Preparing for the Section 179 hangover

By: Paul Mueller Friday December 5, 2014 0 comments

 

By Paul Mueller

Mueller and Associates CPA


For the past several years, many capital-intensive businesses have enjoyed the accelerated tax deductions provided by Section 179 of the Internal Revenue Code. This tool has been an extremely effective tax shelter for profits and cash flow, particularly for companies in the early stages of their life cycle.

Without Congressional action late this year, this tool could turn into a painful hangover.

Section 179 of the Internal Revenue Code is an election given to business taxpayers to fully expense most purchases of new and used equipment and other qualifying property. Without Section 179, the cost of this property would have to be depreciated over five years or more as deductions.

During much of the recession since 2007, the amount that could be expensed on an annual basis was as high as $500,000.  For 2014, however, this amount dropped to a meager $25,000.

One of the limitations of Section 179 is that the deduction can only be used to offset profits to zero, and cannot result in a net loss for the year. Any excess Section 179 amount is deferred and becomes a carry forward deduction to offset profits in future years.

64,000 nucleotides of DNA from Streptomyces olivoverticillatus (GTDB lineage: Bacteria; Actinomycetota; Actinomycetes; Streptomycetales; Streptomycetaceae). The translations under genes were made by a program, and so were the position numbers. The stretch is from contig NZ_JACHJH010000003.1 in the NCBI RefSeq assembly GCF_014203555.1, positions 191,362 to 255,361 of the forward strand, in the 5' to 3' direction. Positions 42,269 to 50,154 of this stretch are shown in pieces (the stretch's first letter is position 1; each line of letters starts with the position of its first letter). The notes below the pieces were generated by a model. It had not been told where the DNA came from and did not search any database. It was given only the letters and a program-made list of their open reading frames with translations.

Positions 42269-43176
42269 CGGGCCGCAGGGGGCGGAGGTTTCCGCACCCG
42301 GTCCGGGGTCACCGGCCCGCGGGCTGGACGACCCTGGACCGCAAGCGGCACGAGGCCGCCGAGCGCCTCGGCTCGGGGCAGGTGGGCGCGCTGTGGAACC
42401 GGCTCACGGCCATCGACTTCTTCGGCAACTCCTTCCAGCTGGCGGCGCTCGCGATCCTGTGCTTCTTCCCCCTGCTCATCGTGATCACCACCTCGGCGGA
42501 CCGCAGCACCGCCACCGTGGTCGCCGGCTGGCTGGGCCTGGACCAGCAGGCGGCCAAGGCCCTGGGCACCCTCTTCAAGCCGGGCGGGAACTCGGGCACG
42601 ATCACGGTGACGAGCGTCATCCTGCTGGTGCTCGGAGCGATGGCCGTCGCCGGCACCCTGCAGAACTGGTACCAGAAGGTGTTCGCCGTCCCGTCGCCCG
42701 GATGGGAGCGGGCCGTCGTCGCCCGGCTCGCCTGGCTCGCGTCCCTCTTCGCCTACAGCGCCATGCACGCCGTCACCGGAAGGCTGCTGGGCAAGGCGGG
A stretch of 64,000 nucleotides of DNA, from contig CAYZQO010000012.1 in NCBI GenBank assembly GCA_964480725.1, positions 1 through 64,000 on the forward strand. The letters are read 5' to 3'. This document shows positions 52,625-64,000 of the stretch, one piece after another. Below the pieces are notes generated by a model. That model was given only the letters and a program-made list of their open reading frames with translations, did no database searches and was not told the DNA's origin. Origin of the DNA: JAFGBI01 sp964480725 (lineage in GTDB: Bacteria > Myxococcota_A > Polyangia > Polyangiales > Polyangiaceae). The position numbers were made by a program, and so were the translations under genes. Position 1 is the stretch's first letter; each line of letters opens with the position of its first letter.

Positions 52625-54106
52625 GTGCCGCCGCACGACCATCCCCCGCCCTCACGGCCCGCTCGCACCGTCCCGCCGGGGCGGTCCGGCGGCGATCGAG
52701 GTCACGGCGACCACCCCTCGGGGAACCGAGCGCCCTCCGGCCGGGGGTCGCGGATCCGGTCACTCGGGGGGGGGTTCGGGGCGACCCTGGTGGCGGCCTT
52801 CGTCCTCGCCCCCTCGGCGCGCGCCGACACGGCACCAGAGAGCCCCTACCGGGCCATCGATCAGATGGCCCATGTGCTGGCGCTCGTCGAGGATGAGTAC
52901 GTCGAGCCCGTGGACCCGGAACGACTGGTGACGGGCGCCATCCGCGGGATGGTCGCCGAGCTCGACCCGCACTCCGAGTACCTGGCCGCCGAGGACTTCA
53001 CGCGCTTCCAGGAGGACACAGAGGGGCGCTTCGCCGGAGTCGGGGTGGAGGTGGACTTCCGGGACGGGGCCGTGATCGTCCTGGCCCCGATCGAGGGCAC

During the recent recession, many capital-intensive businesses were able to fully expense their equipment purchases, but were not generating enough profits to fully utilize the deduction.  This has resulted in large carry forwards for many businesses heading into 2014.

Unfortunately, the annual limitation ($25,000 for 2014) is not only a cap on how much new equipment can be expensed this year, but is also a cap on how much of the unused carry forward can be expensed. For a business with a $100,000 carry forward into 2014, it could take another four years to fully benefit from the deduction, and that is assuming they won't add another dollar of equipment during those four years!

For businesses that are staring at this stark scenario, a little hindsight can be helpful.

Right now, those potentially impacted by this severe limitation should be taking a second look at their tax returns for the past several years to see if those previous Section 179 elections should be undone, and revert to traditional means of depreciation. This action could free up a significant amount of deductions that might otherwise continue to be suspended under the current $25,000 annual limitation.

While there is a chance that Congress could pass a retroactive adjustment of Section 179 to the $500,000 threshold, the possibility of that happening becomes more remote as time marches on.

In the meantime, savvy businesses should be evaluating their options and seeking the best outcome for deducting their capital investments.
Paul Mueller

About the Author: Paul Mueller

Paul Mueller is managing director of Mueller & Associates, CPA, a full service tax and accounting firm based in Loveland with an additional office in Estes Park focusing on small to medium-sized businesses, their owners and families. Their goal is to convert problems into creative solutions that result in lower taxes, improved efficiency and assist their clients towards achieving financial and business success.